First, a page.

Big Fish Audio | Sound On Sound Paul Sellars | Funk City Product Review
Skip to content

Funk City | Sound On Sound

Reviewer: Paul Sellars | Rating: 5 out of 5 Back to Funk City product details

Don't be deceived by the rather naff cover artwork: this library is actually impressively well put together, containing many very usable sounds recorded at 16-bit, 44.1kHz resolution. There are 29 different construction kits, plus an additional folder containing 19 types of single-hit drum and percussion sounds, ideal for programming extra fills or for ornamentation.

The kits cover a 95-130bpm range and stylistically provide more or less exactly what you'd expect. There's a strong hint of the '70s about many of them, although the production is bang up to date and steers clear of any self-consciously 'retro' touches. Live instrumentation is the order of the day, and various musicians are credited for drums, guitar, bass, alto/tenor/baritone sax, keyboards, vocals, and scratch effects. Particular credit is due to one Butch Taylor, who apparently supplies the guitar and the bass parts for this collection, and proves himself equally adept at both.

There's always a danger with this kind of library that the artists will start out demonstrating an affectionate knowledge of the conventions of their chosen genre, and end up drifting into an overdone parody or caricature of the same. Not so here: it's all judged more or less perfectly. So although the construction kits are bursting at the seams with sleazy wah-wah rhythm guitars, thunking slap-bass lines, spiky clavinets, and fat legato synth leads, the results always manage to sound solid, lively, and convincing - funky rather than funny.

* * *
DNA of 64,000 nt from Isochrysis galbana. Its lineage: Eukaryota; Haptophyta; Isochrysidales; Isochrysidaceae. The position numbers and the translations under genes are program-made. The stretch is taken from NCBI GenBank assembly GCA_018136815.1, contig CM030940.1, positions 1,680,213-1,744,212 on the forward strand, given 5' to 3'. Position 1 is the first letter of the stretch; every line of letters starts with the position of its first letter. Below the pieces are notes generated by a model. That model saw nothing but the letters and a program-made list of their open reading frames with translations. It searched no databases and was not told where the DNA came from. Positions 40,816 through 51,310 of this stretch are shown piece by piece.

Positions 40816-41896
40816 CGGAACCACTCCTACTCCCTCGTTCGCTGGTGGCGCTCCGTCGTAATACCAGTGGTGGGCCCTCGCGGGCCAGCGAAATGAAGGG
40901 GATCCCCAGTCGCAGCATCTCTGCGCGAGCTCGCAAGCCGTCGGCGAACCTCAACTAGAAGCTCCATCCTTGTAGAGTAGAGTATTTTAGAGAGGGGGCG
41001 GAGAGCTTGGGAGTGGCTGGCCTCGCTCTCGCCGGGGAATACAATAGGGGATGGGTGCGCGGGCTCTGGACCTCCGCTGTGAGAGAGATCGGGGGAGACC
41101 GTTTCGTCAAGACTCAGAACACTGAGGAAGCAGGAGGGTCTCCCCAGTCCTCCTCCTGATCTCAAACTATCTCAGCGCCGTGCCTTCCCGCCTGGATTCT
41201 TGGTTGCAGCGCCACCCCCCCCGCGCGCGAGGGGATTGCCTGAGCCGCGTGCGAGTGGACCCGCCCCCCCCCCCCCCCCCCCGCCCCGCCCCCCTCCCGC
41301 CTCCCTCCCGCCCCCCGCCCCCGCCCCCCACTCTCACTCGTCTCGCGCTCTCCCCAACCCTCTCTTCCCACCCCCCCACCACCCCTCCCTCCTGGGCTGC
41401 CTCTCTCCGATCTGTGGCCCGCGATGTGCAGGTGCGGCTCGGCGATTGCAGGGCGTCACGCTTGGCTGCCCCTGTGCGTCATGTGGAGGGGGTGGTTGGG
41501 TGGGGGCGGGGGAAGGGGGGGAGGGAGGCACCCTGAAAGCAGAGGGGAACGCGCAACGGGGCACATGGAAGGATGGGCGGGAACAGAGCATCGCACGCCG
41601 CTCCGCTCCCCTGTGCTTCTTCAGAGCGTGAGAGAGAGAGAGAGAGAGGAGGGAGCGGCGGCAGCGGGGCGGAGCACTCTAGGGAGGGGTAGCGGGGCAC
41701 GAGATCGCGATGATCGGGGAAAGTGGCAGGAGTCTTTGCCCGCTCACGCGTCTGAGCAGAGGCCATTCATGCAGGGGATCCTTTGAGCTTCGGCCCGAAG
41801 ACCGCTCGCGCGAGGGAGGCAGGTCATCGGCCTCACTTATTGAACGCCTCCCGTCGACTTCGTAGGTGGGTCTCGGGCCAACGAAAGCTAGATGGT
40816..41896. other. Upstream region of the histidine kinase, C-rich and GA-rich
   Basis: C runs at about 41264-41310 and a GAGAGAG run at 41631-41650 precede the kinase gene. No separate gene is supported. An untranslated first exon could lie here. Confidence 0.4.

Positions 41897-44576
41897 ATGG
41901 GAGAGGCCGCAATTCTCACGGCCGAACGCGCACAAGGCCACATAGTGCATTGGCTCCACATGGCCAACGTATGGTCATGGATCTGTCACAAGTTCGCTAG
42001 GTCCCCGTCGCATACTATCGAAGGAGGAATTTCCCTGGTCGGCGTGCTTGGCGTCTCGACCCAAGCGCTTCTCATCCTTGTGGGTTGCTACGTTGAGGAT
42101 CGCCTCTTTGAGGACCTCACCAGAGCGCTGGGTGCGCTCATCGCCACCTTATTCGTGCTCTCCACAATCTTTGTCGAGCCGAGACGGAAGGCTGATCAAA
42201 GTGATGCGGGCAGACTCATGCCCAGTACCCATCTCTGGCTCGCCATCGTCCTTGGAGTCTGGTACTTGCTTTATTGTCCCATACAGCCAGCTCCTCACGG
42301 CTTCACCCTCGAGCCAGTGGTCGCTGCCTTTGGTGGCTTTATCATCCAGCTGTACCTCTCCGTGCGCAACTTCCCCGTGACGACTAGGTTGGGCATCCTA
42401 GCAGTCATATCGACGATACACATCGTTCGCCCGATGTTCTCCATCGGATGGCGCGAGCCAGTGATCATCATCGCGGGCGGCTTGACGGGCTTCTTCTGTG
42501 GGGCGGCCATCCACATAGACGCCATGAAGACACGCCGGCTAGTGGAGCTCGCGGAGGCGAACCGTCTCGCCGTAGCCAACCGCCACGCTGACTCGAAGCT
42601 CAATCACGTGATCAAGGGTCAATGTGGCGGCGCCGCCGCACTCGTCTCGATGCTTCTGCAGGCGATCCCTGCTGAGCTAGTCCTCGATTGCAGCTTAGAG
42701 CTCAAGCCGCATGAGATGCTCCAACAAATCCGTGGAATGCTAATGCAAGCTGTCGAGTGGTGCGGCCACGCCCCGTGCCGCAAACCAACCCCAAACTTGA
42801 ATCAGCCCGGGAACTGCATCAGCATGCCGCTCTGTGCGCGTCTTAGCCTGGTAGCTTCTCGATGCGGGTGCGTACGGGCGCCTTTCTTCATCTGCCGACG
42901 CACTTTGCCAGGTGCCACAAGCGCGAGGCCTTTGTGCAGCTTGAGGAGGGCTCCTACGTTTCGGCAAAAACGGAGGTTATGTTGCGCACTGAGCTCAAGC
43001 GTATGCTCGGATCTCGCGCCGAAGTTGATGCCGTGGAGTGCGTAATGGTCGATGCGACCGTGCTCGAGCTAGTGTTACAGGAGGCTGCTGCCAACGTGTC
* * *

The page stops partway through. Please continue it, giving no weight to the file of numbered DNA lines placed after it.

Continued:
The horn parts stab, blast, and generally punctuate the proceedings in all the right places, while some nice organ and Rhodes piano sounds hover in the background. The drummer fulfils his role admirably, never over-playing, and the conventional kit sounds are often augmented by conga patterns, which add some extra life and movement to the rhythm section. Even the sounds which are most difficult to make work (and which a cynic like me might expect to fall horribly flat) are handled with aplomb. I'm thinking particularly of the scratch effects, and occasional spoken or rapped vocal interjections. These could easily have descended into the realm of cringe-making novelties, but instead are deployed tastefully and with well-judged restraint.

This is a top-notch sample library, which maintains high standards of musicianship and production throughout. It delivers exactly what it promises, never straying from its chosen territory. The samples are consistently usable, with no obvious filler. Funk, soul, and urban producers in general will find plenty to work with here, and would be well advised to put Funk City somewhere near the top of their shopping lists.

Back to top